General Plan Update Workshop

APG members were in attendance at the General Plan Update community workshop on June 14. While APG was disappointed that the workshop did not include the release of the updated General Plan, we were encouraged to hear that there are preservation goals included in Alhambra’s updated General Plan. We look forward to reviewing the updated General Plan when it is released. If you’re interested in being notified when the updated General Plan is distributed to the public, please e-mail the City of Alhambra at generalplan@cityofalhambra.org.

Alhambra Source’s Community Voices Workshop

Members of the APG board of directors attended the Alhambra Source’s Community Voices workshop on June 24 at Ramona Convent. Attending seminars on opinion writing, news writing and photography, they hope to put their newly learned skills into practice as future contributors of the Alhambra Source.

Meetings with City of Alhambra, Development Services Department

Alhambra Preservation Group President Joyce Amaro has met twice with Alhambra’s new Director of Development Services Marc Castognola in June and July to discuss the future of a historic preservation ordinance, the creation of a cultural resources commission and the implementation of a citywide inventory of cultural resources. The City is moving forward with the drafting of a preservation ordinance so stay tuned for more details regarding this initiative. We are hoping to have more news on this in the fall.

Endangered Cultural Resource

A 1926 Spanish Colonial Revival Chapel on South Marengo known as the Saints Simon and Jude Episcopal Chapel currently tops APG’s most endangered list. APG wrote a letter to Alhambra City Council members expressing concern about the Saints Simon and Jude Chapel located at 1428 South Marengo Avenue, and APG is planning on requesting that City Council use its influence to facilitate a meeting between Alhambra officials, Alhambra Preservation Group and the developer to explore the adaptive reuse of the chapel on the property. The 92-year old Saints Simon and Jude Chapel is culturally significant. Reginald Davis Johnson was a true architectural visionary, whose work shaped Santa Barbara’s visual identity and whose buildings are listed on the National Register of Historic Places. In Santa Barbara, Mr. Johnson designed the Santa Barbara Post Office and the Santa Barbara Biltmore hotel. Locally, he was responsible for the design of All Saints Church and Hale Observatory in Pasadena, the Saint Saviours Chapel in Studio City, and the Flintridge Riding Club. Because of its link to this celebrated architect, Alhambra’s Chapel of Saints Simon and Jude should be preserved and cherished instead of destroyed and forgotten.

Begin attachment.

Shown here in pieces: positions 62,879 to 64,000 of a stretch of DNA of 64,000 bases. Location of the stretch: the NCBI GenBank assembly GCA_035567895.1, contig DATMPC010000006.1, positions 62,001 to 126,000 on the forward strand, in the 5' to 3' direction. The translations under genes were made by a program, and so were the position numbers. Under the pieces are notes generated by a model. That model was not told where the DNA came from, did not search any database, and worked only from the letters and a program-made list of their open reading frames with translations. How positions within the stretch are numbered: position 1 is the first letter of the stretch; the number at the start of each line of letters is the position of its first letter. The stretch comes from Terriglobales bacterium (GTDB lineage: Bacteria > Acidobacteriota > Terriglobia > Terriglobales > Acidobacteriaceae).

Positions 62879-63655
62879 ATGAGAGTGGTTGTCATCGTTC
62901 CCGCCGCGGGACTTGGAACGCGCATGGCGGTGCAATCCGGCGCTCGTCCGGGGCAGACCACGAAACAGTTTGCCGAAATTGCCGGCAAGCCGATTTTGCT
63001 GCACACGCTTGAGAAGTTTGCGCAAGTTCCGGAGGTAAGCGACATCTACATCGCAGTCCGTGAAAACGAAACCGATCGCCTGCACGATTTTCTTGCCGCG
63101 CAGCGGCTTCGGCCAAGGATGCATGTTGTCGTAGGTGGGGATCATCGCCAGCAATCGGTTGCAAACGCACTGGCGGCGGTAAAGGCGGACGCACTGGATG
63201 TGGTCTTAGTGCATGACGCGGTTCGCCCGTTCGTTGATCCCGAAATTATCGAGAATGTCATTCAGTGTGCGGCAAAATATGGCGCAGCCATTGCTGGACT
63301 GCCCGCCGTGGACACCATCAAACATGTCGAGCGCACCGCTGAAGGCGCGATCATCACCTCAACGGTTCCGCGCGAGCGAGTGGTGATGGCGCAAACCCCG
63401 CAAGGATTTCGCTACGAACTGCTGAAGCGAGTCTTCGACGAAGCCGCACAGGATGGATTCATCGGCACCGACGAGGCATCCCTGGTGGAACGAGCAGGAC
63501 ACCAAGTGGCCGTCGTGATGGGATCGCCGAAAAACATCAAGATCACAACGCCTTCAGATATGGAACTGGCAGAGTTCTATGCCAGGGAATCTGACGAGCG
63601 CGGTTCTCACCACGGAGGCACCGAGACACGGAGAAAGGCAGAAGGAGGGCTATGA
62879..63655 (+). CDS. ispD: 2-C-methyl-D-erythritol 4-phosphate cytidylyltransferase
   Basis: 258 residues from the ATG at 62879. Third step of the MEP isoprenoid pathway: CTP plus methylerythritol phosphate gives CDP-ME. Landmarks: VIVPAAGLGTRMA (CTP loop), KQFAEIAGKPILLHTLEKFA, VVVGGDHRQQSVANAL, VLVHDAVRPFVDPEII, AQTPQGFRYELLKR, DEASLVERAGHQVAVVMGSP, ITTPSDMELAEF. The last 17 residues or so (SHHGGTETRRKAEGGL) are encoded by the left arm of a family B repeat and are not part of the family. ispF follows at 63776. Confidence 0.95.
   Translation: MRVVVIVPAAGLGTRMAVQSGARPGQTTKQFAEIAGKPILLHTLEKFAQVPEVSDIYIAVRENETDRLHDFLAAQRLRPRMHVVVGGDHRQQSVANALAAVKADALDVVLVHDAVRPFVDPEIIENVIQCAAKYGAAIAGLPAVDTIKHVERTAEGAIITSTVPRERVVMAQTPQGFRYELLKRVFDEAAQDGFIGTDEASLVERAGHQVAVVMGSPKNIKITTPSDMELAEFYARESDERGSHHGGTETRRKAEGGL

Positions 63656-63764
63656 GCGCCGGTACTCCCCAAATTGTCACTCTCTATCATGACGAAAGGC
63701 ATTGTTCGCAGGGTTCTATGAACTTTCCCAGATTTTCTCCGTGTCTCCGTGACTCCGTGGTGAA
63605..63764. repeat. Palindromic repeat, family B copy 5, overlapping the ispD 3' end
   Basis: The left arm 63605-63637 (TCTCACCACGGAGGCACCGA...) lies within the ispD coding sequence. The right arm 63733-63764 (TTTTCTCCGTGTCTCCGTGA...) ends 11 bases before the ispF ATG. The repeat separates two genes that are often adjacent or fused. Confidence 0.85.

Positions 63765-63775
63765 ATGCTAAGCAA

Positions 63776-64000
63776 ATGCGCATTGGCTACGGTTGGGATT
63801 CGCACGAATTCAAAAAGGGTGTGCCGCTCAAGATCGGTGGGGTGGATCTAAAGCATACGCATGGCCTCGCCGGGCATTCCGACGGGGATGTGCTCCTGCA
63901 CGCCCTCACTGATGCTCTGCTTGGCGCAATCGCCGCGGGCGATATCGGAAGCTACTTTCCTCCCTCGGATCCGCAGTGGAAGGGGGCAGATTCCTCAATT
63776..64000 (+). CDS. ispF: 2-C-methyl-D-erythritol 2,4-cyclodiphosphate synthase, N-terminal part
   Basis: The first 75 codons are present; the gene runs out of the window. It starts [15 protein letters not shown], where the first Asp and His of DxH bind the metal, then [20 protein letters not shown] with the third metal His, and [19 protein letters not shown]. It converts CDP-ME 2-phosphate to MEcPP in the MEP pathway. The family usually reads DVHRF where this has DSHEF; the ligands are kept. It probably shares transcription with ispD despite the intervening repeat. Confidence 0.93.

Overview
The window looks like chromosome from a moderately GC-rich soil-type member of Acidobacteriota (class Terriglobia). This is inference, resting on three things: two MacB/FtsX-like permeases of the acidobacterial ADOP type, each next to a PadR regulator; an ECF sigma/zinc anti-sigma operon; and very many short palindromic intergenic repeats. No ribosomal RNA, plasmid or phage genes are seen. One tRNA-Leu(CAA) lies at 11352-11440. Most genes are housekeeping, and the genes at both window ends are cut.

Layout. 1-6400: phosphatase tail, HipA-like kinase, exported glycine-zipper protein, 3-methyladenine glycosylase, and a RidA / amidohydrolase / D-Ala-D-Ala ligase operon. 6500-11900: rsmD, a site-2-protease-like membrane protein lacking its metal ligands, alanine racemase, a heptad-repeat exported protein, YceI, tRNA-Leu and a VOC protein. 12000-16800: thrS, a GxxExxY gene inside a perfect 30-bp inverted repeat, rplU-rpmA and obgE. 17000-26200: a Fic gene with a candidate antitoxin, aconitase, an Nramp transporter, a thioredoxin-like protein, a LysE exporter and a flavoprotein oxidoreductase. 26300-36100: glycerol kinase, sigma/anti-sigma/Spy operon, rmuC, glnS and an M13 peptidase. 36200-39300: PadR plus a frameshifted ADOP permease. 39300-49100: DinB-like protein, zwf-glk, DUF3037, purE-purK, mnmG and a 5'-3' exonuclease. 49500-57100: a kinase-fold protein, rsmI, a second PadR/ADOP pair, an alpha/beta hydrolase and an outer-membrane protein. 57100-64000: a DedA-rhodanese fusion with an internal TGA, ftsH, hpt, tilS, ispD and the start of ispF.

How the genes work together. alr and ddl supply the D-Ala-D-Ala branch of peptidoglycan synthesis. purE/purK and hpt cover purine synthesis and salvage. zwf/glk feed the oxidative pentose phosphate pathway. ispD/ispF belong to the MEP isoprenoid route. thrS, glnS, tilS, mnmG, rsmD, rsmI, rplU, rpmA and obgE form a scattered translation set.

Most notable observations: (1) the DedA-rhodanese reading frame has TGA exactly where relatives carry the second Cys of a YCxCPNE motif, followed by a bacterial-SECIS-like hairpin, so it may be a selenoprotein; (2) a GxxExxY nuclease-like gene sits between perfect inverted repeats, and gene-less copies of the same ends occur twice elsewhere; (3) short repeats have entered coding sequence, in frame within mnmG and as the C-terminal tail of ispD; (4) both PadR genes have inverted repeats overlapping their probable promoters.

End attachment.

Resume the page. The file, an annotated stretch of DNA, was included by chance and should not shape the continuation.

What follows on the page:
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DSC_0114Programming and events that combine education and fun are at the heart of the Alhambra Preservation Group. Its summer ice cream socials often felt like homecomings for members and its Heritage Awards program took members on mini virtual tours of award-winning homes throughout Alhambra.